I have a secret.
Not that kind of secret.
I used to be a dividend guy. I still am, in fact, but I ran Motley Fool Income Investor, which I believe was the largest dividend newsletter in the world for the 10 years I ran it. In addition to that, and being The Motley Fool’s Director of Research & Analysis, I also helped build their London stock-picking business, and picked dividend stocks in that market for 5 years, too. All in, my products beat the market, which is something I should probably trumpet louder than I do.
Maybe that’s my real secret.
Dividend Stocks: Beaten Down – but a Buy?
Anyway, as I wrote in this Benzinga article, dividend stocks have been horrible so far this year: The S&P 500 is up 9.4% thus far, whereas the iShares Select Dividend ETF (NYSE: DVY) is down 9.4%. (As an aside, the equal-weight S&P is just below flat, meaning it’s been a few big names in the S&P that have really driven the index’s returns – most of the rest of the index has been so-so.)
A lot of younger investors who came of investing age during the 13-year bull market we exited last year have not only only known a bull market, but they’ve known a type of bull market whose laws of physics differ from most thanks to ultra-low interest rates that “magically” make cash flows expected far into the future more valuable than they would be with normal interest rates. (If you’re new to investing, this means early stage biotechs and early stage tech companies and any other companies that traditionally lose money for years before turning a profit look disproportionately good on a valuation model.)
Here’s a table I showed in an earlier Forbes article, show how much less (or more) $1 is worth years into the future, depending on the interest rate:
Anyway, it’s been a bad year for dividend stocks; we’ve seen a snap-back rally in many of the sexy industries that got hammered in 2022. And AI is siphoning much of the market’s speculative oxygen.
Cash Flow and Profit-Based Investing: Sexy Again
My message to young investors who believe the secret to wealth is pouncing on the next hot trend: It won’t last.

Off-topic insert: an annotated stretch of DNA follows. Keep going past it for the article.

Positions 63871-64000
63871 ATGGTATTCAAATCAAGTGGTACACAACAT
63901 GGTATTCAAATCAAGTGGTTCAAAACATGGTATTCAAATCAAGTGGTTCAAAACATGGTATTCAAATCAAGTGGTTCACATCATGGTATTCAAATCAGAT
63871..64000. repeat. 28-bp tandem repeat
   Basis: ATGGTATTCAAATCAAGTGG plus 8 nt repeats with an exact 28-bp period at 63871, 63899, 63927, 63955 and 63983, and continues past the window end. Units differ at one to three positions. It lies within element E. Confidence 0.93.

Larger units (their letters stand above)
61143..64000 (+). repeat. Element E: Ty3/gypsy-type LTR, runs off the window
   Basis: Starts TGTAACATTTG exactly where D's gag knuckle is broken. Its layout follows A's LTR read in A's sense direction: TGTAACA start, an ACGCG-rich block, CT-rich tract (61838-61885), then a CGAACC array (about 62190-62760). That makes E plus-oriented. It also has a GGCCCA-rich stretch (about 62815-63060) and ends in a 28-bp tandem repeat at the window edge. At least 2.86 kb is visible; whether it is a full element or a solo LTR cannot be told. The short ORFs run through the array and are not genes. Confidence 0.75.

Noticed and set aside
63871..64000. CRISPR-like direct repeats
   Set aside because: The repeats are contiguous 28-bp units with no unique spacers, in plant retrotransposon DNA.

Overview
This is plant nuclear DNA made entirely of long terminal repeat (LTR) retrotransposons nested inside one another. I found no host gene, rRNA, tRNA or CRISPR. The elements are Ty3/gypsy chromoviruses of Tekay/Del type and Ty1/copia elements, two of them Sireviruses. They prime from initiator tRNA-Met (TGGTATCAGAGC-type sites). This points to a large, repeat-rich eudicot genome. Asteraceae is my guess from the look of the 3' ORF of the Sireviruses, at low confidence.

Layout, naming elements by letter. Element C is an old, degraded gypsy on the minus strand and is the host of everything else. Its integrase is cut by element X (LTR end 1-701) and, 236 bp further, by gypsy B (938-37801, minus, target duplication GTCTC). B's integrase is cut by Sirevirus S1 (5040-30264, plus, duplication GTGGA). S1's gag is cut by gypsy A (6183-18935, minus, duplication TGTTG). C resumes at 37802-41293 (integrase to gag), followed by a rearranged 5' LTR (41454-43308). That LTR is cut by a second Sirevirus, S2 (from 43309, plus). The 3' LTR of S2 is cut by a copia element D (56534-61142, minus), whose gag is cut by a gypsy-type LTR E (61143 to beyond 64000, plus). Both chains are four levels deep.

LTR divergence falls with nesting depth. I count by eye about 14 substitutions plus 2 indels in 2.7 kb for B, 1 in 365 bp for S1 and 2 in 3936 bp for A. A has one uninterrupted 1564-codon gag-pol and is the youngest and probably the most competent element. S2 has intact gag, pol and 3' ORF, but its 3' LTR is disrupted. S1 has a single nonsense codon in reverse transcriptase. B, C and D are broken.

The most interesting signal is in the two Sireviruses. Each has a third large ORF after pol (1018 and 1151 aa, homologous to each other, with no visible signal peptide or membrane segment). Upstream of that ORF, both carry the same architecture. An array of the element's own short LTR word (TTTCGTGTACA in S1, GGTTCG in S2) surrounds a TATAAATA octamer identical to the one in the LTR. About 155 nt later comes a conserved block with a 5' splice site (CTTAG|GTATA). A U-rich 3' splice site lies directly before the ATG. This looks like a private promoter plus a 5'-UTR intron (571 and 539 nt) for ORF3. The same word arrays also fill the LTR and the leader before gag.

Sure it worked for the past dozen years, which probably felt like an eternity. But it’s not how the market has traditionally worked, and the number of cases where “this time is different” lasted in perpetuity in the market round to zero.
At some point, we’ll be back to basics (cash flows, actual profit). At some point interest rates will start to fall (again, if you’re a newbie, welcome – and know that rising rates tend to crimp stock prices, at least eventually, and falling rates tend to do the opposite). And with bonds and money market funds paying less, financially secure dividend stocks will likely have their day in the sun.
As I mentioned in the Benzinga piece, the Financial Times shared data showing that $100 invested in 1971 grew to $4,744 in an equal-weight S&P 500 index through 2/2021 (Data from Ned Davis Research and Hartford Funds). In dividend stocks writ large, it grew to $8,942. And in dividend raisers or initiators, it grew to $14,405.
These are pretty good long-term statistics that you may want on your side.
I mention a few stocks in the Benzinga piece, but I’d also like to open the mic to my beloved BBAE audience here: If you have questions about dividend stocks, bring ‘em on. I’m happy to discuss.
p.s. If you’re looking for the very coolest broker to buy your dividend stocks – or any other stocks, but for the moment let’s fixate on dividends – make that broker BBAE. Click here to explore opening an account, which is super easy.
Neither James nor BBAE has an investment position in any securities mentioned in this article.